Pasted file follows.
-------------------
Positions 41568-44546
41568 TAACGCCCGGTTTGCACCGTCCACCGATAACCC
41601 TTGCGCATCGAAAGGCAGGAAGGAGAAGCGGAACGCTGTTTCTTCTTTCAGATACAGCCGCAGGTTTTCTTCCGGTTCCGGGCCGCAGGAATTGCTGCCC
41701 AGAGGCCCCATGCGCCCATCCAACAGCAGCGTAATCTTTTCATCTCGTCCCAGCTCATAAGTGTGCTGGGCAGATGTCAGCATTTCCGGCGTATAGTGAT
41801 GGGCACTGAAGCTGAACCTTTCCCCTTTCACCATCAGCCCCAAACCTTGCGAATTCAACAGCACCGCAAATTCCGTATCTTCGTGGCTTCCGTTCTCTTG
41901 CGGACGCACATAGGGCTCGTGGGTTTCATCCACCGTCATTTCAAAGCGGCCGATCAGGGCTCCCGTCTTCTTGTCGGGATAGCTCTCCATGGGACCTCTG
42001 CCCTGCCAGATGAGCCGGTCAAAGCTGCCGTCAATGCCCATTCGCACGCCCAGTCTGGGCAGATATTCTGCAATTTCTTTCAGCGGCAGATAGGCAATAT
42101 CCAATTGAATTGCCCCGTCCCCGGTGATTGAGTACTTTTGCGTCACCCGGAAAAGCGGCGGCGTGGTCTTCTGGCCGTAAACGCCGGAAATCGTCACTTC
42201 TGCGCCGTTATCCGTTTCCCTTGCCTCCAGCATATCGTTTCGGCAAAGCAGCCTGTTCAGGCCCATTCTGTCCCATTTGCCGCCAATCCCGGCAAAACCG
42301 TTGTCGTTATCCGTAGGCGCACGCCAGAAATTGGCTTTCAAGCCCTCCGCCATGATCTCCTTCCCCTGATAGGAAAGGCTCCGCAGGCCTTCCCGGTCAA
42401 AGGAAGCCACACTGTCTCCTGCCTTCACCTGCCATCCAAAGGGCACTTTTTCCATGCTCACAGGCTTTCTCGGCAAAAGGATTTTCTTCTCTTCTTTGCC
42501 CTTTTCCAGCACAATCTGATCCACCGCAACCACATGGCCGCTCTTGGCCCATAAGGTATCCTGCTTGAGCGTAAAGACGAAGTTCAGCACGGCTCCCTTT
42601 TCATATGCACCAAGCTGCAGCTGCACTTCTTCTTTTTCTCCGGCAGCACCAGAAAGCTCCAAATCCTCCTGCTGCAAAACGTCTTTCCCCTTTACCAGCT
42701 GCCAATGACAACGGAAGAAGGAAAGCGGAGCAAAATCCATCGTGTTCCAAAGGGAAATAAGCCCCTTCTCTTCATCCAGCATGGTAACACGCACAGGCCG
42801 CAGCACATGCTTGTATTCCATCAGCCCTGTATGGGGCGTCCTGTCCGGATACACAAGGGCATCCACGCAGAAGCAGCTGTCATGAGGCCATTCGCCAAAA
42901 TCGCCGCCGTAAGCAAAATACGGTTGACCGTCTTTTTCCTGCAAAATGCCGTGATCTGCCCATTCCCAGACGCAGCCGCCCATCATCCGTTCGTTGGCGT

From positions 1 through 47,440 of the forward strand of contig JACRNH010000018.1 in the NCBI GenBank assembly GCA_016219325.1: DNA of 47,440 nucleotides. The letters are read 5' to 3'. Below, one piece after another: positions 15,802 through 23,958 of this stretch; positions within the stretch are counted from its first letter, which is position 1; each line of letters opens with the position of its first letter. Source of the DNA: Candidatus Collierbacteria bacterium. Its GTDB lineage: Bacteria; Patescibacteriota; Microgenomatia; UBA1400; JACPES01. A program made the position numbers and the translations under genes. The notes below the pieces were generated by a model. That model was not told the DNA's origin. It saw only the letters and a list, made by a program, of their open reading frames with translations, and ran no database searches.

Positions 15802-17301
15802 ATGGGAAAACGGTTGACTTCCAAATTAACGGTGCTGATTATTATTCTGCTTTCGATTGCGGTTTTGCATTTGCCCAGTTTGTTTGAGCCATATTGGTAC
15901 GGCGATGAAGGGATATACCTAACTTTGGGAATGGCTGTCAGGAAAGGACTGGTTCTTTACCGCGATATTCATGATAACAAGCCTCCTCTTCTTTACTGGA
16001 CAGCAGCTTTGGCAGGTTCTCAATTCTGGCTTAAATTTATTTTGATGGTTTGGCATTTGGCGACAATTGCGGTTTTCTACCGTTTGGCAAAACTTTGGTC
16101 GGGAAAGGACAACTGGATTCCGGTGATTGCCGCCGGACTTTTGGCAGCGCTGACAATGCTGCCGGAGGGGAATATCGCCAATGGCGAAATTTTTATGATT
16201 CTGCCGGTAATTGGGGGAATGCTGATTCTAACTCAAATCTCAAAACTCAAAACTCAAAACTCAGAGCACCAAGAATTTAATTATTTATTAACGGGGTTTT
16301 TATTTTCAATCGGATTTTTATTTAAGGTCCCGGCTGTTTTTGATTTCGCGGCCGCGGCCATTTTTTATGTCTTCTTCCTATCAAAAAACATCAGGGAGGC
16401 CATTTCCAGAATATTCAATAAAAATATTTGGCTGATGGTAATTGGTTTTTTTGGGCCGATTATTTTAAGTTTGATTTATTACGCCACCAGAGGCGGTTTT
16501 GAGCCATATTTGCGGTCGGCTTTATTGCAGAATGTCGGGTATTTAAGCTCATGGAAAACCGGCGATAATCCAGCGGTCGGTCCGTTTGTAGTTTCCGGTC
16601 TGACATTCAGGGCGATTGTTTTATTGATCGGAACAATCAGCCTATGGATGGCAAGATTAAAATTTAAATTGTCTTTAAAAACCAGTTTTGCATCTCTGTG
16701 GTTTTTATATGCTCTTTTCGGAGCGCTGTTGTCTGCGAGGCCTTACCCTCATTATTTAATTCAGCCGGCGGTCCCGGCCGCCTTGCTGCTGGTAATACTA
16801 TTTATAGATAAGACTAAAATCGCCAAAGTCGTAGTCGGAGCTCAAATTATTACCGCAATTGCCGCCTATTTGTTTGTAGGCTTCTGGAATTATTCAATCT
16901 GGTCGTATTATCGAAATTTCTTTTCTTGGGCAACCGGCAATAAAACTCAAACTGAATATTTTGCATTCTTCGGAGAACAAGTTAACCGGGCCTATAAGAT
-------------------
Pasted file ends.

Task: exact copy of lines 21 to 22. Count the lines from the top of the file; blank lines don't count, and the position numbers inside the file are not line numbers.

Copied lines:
16001 CAGCAGCTTTGGCAGGTTCTCAATTCTGGCTTAAATTTATTTTGATGGTTTGGCATTTGGCGACAATTGCGGTTTTCTACCGTTTGGCAAAACTTTGGTC
16101 GGGAAAGGACAACTGGATTCCGGTGATTGCCGCCGGACTTTTGGCAGCGCTGACAATGCTGCCGGAGGGGAATATCGCCAATGGCGAAATTTTTATGATT